Swedish games for kids are fun and engaging activities steeped in history and tradition. Sweden is the third-largest country in Western Europe, blessed with beautiful landscapes and a rich Nordic cultural heritage. Playing in Swedish games is one way to get kids involved in learning world cultural traditions and participating in group activities.
A popular board game in Sweden is Svea Rike, or Rule Sweden. The game is based on 300 years of Swedish history and uses a deck of cards, power plays and masterminding to win the game. Svea Rike is a game that can be played over several days, involving thought and concentration. Svea Rike can be purchased at most toy stores or found online. Although Svea Rike might not be appropriate for younger children, it is a game that can aide in teaching Swedish history, turn-taking and working together to elementary school-aged children and older.
The game is designed to re-create the history of Sweden from 1523 (the reign of Gustav Vasa) to 1818 (Karl XIII). Each player represent one of five noble families attempting to build status for their family. Status is achieved by accumulating fiefs, money, history cards in sets (which include such things as Queens, scientists, cultural personalities, palaces, commanders, etc.), troops and merchants.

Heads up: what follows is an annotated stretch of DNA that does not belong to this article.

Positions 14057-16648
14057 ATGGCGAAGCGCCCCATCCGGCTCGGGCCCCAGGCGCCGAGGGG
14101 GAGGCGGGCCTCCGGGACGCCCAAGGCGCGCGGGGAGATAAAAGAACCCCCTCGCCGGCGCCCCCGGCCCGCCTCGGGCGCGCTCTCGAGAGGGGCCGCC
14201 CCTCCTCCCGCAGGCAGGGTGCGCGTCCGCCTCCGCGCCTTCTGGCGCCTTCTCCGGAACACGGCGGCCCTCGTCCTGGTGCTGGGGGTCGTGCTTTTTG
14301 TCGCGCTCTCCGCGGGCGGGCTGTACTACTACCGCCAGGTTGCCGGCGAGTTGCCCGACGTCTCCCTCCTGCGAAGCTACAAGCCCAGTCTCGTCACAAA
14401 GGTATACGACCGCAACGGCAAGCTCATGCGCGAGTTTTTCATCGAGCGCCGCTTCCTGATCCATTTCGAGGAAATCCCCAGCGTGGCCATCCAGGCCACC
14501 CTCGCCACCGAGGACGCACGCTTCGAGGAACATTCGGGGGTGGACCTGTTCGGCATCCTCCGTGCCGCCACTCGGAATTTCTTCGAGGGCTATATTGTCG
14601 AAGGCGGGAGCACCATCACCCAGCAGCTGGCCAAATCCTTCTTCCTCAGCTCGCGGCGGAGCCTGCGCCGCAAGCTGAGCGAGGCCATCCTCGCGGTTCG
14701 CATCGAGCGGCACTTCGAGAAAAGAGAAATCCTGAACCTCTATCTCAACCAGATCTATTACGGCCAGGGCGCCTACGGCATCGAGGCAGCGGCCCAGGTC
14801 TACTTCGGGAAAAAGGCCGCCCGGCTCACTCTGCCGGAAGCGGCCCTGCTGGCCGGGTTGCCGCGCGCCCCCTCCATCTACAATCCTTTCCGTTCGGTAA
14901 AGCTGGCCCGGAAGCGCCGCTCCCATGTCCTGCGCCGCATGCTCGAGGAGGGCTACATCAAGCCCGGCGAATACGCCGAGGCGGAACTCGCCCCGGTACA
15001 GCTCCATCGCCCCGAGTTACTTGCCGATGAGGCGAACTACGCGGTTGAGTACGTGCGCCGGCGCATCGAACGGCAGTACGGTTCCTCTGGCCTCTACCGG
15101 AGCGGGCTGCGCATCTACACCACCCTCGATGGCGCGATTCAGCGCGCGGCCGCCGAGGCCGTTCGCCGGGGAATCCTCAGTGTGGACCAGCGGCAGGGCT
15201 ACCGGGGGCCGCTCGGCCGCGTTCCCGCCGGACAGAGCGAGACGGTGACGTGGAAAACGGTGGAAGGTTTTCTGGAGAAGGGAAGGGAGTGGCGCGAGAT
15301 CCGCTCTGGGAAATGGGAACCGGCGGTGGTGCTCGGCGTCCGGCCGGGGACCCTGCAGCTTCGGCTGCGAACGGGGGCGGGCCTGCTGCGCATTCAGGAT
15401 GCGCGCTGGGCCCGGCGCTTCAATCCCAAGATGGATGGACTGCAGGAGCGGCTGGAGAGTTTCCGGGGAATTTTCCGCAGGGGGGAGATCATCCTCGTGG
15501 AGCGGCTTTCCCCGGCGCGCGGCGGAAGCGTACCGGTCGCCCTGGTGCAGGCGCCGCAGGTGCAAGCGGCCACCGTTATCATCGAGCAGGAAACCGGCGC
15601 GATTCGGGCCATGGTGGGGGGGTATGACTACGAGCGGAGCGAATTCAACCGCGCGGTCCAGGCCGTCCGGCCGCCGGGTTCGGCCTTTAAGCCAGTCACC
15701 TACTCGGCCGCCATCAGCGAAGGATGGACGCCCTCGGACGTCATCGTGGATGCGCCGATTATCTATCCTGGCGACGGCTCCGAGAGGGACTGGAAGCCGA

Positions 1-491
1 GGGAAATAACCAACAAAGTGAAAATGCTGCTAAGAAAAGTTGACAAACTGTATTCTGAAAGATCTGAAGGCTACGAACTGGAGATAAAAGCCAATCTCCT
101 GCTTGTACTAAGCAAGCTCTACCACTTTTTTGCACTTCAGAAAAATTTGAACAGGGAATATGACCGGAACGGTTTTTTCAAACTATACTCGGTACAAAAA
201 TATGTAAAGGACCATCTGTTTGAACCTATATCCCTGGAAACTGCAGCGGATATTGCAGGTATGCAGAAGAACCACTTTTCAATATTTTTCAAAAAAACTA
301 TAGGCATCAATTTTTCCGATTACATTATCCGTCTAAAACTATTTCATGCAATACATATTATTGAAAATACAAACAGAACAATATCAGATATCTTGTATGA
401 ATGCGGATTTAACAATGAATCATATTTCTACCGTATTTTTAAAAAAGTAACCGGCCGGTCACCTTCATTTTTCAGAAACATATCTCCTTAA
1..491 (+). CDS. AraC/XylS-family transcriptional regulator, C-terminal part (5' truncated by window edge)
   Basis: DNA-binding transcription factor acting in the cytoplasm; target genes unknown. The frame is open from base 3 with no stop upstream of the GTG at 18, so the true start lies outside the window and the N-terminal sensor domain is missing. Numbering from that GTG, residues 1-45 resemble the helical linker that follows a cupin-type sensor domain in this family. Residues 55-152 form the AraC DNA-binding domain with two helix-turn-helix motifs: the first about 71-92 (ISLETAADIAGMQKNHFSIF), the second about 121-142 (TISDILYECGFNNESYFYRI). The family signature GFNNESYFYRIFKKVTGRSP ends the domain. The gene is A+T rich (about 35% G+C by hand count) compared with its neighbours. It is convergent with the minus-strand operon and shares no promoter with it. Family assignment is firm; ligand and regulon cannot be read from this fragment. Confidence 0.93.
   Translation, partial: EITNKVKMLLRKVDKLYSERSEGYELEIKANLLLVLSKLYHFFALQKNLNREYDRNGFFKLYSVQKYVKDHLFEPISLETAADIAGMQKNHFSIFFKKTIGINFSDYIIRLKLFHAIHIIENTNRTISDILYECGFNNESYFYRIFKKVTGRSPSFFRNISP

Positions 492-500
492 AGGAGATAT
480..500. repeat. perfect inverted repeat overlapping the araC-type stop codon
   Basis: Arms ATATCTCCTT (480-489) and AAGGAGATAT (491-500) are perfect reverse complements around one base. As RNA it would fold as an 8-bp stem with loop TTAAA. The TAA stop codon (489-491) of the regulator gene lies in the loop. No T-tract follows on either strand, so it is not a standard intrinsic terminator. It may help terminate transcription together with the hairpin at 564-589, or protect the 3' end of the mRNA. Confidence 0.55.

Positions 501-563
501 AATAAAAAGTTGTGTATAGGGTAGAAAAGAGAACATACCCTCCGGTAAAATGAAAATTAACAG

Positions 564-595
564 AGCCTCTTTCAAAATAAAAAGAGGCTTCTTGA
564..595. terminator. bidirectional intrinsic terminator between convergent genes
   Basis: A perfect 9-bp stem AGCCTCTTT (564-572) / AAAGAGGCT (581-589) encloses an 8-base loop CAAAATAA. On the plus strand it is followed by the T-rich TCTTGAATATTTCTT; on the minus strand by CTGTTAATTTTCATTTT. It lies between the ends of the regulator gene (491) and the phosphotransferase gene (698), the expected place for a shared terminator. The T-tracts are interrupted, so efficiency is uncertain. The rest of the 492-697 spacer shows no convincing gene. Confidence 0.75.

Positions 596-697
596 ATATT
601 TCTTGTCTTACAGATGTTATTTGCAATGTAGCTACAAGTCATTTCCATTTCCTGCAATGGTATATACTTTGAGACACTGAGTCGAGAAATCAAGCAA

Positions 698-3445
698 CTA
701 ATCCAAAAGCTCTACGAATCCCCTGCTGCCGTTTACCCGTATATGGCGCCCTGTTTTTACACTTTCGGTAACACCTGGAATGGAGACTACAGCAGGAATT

The game is driven by event cards … and there are a ton of ’em. On a turn, a player draws and event card and can play as many of them as he sees fit (whether during his turn or not). Thus, the game becomes a series of various events, usually aiding the player and/or hurting his opponents in some fashion.
How to play and rules of the game: http://globetrotter-games.com/index.htm?E&game/rules/eSveRik1.htm
The game Kubb, a classic Viking game, is another popular game in Sweden. Kubb can be played with kids as young as six and with small or large groups of players. Players enjoying a game of Kubb throw sticks at a “king.” The king can be any object, or an actual Kubb game set online. Children can toss their throwing sticks in a helicopter throw, trying to make the stick go end over end and knock down the king for a win.
“Kubbs,” or wooden blocks, are placed along the sides of the playing fields and must be knocked over before the playing team can knock over the king. Children can enjoy playing by following Kubb rules or by creating their own tossing-the-stick game.
How to play and rules of the game: http://www.oldtimegames.com/howtoplay2.html
May Day festivities in Sweden wouldn’t be a proper celebration without a maypole dance. May Day is a popular celebration in many European countries and is a way to engage communities in enjoyment of spring and friendship. Although maypole dancing isn’t a game with a winner, it is a dance that has directions and encourages kids to work together. Create a maypole dance for kids by erecting a pole, or stake, in an outdoor area. Children can each tie a long length of ribbon, about 6 feet, to the top of the pole and then hold it taut while standing in a circle with the other children who are participating in the maypole dance. Children can then walk and weave the ribbon together around the maypole, working together until their entire ribbon has been wound around the maypole.